October 15, 2013
  10. Oh dear. That’s a joke that can get old real fast. I like Dickens’s long sentences but wow.

    Like

    October 15, 2013
  11. K. #

    This is why “sentence diagramming” should not have been dropped from school curriculum. Once you know how to diagram a sentence, you NEVER would write something that complicated.

    Like

    October 15, 2013
  12. Robert, you may have already done this but have you considered devoting a post to your most favorite opening paragraphs and/or lines?

    Like

    October 15, 2013
  13. kudos to you for taking this on. I think I might have checked out already. I wonder if the style is something you will get used to the longer you read it?

    Like

    October 15, 2013
  14. I’m not reading it, but I’m enjoying the excerpts. 😮

    Like

    October 15, 2013
  15. Oh my days, sounds like this is going to be a rough read. Good luck!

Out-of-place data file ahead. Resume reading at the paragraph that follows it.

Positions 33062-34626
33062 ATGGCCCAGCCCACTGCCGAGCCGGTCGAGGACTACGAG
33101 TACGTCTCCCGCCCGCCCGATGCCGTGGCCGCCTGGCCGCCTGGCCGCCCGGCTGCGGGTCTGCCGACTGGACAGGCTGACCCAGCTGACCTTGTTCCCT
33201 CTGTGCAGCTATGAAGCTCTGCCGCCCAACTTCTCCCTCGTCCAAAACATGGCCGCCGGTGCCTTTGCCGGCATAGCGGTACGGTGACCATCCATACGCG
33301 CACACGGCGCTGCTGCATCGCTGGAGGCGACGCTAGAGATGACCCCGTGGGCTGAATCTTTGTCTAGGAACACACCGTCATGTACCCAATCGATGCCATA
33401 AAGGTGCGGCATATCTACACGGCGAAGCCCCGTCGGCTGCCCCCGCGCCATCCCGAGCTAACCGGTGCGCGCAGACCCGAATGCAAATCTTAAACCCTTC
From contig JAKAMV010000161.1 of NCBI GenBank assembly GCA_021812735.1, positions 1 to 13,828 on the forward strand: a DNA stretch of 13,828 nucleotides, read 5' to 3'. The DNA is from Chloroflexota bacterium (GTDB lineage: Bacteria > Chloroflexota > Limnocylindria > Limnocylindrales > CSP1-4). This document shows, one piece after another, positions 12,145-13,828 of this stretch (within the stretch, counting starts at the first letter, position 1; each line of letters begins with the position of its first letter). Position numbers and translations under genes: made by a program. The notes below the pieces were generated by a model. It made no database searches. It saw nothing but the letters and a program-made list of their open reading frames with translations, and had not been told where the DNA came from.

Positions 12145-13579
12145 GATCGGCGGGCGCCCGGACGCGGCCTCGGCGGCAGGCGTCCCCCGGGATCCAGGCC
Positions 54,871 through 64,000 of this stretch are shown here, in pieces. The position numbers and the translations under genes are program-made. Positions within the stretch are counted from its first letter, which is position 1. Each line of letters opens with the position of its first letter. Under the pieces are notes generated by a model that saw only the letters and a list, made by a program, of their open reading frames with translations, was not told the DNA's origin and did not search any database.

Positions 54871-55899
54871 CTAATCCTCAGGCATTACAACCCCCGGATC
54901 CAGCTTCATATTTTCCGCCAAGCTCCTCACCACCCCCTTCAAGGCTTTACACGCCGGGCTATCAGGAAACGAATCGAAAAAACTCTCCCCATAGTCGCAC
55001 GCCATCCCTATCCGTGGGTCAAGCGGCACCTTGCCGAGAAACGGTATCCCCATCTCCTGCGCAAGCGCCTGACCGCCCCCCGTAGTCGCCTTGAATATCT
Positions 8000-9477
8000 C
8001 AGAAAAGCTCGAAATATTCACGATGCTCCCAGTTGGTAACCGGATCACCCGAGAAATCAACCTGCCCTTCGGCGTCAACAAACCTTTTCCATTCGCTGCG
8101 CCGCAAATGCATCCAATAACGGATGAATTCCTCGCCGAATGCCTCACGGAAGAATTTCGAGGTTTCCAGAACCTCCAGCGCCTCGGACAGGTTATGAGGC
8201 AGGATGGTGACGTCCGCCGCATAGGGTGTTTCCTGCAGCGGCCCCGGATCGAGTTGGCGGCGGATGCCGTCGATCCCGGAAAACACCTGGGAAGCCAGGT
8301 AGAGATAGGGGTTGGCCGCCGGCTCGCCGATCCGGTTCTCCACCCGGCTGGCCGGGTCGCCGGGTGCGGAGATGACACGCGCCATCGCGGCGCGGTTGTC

Like

    October 15, 2013
  16. I haven’t had the wherewithal (yet) to try one of Barth’s longer works. The local barkeep caught me with a copy of ‘The Floating Opera’ and warned me off ‘The Sot-Weed Factor’. But I’ll get to it eventually.

    ‘The Floating Opera’ was narrated by an insufferable toff, but once you got through the (perhaps necessary) verbosity, there were genuinely hilarious moments. One of these involved a pair of dogs humping in the middle of a seaside funeral – the kind of humour that’s only funny when it’s ironic, which seems to be the function of all the Joyceian babble.

    Like

    October 15, 2013
  17. I tend to put books down if the first few pages don’t grab me. Ain’t got the time.

    Like